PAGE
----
An army spokesman said on Sunday that Philippine soldiers battled a group of about 120 Abu Sayyaf militants in a ten-hour assault on a southern island that killed 23 people.
The clashes, described as the worst violence in the troubled south this year, took place on the island of Basilan following an April 8 ransom deadline set by Abu Sayyaf, who had threatened to harm some foreign hostages.
"This is part of the military operations against the Abu Sayyaf," launched after a series of abductions of foreigners, said regional military spokesman Major Filemon Tan.
Another military spokesman said that the soldiers were on their way to attack an Abu Sayyaf hideout when they were ambushed.
"Our group was heading to attack them. On the way, they were ambushed," Colonel Benedict Manquiquis, spokesman for the unit involved in the battle, told radio station DZRH.
"The enemy had the high ground so no matter where our soldiers fled to seek cover, they could still be hit by the heavy firepower and improvised explosive devices of the members of the Abu Sayyaf group," he said.
Major Tan said that 53 soldiers and about 20 Abu Sayyaf militants had also been wounded in the violence, but he did not give details.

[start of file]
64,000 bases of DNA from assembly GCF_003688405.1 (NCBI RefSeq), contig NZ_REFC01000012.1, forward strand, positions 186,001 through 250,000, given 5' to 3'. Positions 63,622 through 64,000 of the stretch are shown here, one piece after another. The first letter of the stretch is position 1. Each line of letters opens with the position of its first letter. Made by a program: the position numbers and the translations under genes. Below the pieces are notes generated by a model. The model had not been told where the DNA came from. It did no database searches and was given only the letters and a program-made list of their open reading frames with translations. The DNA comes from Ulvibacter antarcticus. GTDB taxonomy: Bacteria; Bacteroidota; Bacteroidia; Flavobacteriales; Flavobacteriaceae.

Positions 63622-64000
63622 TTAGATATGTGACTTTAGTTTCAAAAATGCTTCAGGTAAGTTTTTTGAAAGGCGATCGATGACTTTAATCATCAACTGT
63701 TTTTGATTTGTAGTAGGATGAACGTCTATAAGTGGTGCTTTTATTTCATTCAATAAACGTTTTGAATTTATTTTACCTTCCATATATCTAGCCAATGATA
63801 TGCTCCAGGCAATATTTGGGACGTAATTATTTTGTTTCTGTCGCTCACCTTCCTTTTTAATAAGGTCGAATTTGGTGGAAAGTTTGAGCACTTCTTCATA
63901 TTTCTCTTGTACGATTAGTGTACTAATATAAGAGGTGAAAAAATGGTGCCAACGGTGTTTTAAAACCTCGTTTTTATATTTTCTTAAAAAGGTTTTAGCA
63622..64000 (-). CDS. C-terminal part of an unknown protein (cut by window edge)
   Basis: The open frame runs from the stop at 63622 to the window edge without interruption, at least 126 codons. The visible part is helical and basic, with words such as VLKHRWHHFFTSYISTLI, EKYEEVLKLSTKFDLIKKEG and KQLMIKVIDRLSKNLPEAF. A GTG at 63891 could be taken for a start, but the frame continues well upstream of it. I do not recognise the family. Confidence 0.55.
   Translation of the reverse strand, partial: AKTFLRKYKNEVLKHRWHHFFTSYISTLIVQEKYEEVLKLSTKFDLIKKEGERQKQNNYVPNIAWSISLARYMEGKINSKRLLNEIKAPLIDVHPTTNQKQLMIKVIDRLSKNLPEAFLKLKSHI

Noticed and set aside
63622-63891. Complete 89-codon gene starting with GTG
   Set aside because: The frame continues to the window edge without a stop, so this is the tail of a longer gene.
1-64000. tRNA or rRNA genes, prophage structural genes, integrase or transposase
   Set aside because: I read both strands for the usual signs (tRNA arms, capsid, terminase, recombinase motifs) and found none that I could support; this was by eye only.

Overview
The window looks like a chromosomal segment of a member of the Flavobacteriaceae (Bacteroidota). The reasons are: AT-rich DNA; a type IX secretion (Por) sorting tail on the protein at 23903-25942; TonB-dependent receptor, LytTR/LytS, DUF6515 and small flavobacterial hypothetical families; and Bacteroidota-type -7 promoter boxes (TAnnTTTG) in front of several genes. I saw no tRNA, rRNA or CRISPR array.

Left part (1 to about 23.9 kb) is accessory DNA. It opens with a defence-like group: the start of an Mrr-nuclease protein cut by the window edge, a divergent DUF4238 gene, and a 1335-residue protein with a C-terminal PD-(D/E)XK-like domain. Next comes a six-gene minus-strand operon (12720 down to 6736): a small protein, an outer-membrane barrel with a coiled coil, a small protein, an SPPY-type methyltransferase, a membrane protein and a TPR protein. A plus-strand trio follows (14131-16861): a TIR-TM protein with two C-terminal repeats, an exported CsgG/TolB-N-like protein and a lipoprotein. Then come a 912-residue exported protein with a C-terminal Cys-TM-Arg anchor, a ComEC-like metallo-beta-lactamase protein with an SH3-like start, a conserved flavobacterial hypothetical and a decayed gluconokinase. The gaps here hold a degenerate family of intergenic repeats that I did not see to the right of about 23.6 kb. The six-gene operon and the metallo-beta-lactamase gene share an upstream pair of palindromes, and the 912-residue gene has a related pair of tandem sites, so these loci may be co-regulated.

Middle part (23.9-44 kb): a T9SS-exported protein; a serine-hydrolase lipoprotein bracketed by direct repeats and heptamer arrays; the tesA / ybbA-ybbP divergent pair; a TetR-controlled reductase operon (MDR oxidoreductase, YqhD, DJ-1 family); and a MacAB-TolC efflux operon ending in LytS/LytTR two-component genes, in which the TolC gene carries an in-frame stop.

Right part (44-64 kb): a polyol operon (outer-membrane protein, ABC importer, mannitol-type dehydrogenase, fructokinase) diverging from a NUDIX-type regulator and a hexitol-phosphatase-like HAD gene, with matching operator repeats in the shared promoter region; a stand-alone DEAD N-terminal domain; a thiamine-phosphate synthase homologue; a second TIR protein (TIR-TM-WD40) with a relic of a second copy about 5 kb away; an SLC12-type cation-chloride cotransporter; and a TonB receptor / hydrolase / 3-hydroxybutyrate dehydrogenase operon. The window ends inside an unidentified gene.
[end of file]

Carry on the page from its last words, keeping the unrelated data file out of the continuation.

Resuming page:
The clash came shortly after a retired Italian priest, being held hostage by the Abu Sayyaf, was freed on Friday
Last month Abu Sayyaf militants posted a video on their Facebook page, in which a Norwegian and two Canadian hostages said that they would be killed if the ransom was not paid.
While the ransom amount was not specified, the militants in an earlier video demanded one billion pesos ($21 million) for each of the three foreigners.
Since the April 8 ransom deadline passed there has been no word on the hostages' fate.
Abu Sayyaf is a small group of militants known for kidnapping foreigners and demanding huge sums of ransom.
Eighteen other foreign hostages are being held in the Philippines, most or all of them are thought to be in the hands of the Abu Sayyaf militants.
The group was established in the early 1990s with seed money from Al Qaeda.
The militants have been blamed for the country's worst terror attacks, including a 2004 Manila Bay ferry bombing that claimed 116 lives.
Its leaders, in recent years, have pledged allegiance to DAESH terrorist organisation, which controls vast swathes of Iraq and Syria.